Valiant Hearts: The Great War is a story about normal people brought together in a dark situation. Throughout the game four people – and one very loyal dog – will come together in ways none of them ever expected. From the German soldier Karl, who’s just trying to get back to his wife and child, to Anna, the Belgian veterinarian with a knack for healing, each of their destinies are intertwined.

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Valiant Hearts: The Great War is, at its core, a 2D puzzle platforming adventure game, but each of the characters has his or her own set of unique mechanics to match who they are as people. Their gameplay styles are meant to help tell their stories – whether they are out for bloody revenge or want to help those around them, or even if they just want to survive and make it home in one piece.

The team behind Rayman Origins, Rayman Legends and Beyond Good & Evil are bringing a brand-new kind of experience to gamers. See the first World War through a different lens in this side-scrolling 2D adventure puzzle game built on the UbiArt Framework. Valiant Hearts: The Great War will be available digitally for the Xbox 360, Xbox One, PS3, PS4 and PC on June 25 for $14.99.


Would you like to be featured on FREEDOM // Speaks! Have a video game you want to review or an editorial you wish to write about the gaming culture? Simply register for a FREEDOM account and start today!

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Murdered: Soul Suspect [New Trailer]

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Sony released a new trailer today for Murdered: Soul Suspect which is available for the PS4, PS3, Xbox 360, Xbox One and PC. You play a murdered Salem cop named Ronan O’Connor who is looking to settle the score with the one who murdered him. Of course, Ronan is not without his own personal faults as the summary indicates, he too, has a questionable history that will be taken into consideration. Apparently, Ronan is stuck in a type of purgatory called “Dusk” trying to piece together the mystery by interrogate Salem’s dead and manipulating the thoughts and actions of the living detectives on the case. Ronan will also need to deal with demonic spirits wanting to partake in devouring his soul.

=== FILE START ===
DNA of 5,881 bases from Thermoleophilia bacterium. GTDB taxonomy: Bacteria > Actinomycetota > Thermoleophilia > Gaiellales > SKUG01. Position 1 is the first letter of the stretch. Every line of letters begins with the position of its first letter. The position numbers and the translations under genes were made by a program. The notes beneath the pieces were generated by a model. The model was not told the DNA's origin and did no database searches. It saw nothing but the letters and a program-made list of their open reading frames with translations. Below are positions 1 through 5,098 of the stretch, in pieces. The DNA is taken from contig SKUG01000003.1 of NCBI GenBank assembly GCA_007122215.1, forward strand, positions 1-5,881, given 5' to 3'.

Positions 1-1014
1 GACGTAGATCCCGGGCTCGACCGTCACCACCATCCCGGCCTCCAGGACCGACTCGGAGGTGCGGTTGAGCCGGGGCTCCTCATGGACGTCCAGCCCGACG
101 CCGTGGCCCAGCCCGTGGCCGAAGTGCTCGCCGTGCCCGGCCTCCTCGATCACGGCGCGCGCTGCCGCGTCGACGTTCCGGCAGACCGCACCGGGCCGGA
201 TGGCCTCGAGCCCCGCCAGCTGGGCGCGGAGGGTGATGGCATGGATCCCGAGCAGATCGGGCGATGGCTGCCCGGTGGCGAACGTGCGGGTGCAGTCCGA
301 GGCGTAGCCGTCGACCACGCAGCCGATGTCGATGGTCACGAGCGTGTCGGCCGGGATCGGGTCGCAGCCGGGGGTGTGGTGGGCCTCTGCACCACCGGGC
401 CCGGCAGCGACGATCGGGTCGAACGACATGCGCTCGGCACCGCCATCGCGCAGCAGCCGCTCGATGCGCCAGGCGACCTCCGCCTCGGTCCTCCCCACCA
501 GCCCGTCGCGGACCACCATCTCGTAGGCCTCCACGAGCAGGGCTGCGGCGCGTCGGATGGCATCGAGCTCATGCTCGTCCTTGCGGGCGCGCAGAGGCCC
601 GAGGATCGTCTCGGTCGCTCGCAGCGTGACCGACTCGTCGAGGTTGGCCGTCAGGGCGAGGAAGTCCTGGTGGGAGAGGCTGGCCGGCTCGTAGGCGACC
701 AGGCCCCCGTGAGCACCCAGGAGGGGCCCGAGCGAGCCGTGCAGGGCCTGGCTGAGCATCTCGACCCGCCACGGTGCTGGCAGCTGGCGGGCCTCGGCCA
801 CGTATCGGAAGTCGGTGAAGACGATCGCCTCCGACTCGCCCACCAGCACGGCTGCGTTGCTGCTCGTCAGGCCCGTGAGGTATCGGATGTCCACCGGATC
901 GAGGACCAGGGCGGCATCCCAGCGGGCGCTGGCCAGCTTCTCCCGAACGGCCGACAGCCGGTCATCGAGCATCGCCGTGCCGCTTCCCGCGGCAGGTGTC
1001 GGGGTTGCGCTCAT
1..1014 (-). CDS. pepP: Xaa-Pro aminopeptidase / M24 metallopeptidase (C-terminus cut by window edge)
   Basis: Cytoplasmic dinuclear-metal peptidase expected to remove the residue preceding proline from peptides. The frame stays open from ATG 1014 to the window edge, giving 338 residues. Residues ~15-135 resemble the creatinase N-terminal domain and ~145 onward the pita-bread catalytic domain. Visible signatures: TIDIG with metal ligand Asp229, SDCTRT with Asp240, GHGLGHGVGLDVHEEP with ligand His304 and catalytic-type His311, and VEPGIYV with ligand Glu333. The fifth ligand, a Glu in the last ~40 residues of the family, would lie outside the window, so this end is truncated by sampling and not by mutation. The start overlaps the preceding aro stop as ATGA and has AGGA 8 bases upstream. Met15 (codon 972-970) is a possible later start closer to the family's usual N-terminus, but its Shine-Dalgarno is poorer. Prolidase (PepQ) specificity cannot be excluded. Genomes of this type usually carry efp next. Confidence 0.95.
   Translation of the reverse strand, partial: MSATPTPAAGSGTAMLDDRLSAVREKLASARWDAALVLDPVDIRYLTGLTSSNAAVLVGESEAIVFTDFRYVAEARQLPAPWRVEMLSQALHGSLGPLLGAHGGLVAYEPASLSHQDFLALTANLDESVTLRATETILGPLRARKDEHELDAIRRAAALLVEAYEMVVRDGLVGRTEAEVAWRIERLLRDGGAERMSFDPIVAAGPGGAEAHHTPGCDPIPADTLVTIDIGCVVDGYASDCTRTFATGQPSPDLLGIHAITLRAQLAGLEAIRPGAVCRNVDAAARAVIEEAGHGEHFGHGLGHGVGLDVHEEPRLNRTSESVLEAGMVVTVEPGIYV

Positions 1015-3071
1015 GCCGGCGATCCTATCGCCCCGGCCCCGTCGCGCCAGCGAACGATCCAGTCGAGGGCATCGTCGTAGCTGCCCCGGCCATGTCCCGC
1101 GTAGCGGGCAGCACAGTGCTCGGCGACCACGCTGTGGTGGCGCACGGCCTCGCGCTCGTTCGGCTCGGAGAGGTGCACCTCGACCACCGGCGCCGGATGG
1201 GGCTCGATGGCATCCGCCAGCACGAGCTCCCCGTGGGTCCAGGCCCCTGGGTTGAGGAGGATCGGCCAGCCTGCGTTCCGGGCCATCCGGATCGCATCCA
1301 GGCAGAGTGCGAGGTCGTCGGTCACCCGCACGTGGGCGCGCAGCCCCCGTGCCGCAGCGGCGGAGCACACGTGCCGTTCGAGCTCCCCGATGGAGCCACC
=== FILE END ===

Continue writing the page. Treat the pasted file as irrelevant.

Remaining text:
An interesting sounding concept, Murdered: Soul Suspect has been under the radar but will be a welcome addition to the murder-mystery thriller genre that is so sparse in video games today. Murdered: Soul Suspect will be released June 3, 2014 and if you reserve it you will be given access to the digital strategy map.

View the NEW trailer released below… ))

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Nintendo’s Maturity: Why I Both Agree and Disagree with Mr. Shapiro

This was a very interesting article brought to my attention by a fellow gamer and it posits an interesting theory regarding Nintendo and their supposedly “mature” software.

Entitled “Mario Kart 8 Proves Nintendo Is The Game Maker For Grown-Ups”, the entire article can be found here:

Mario Kart 8 Proves Nintendo Is The Game Maker For Grown-ups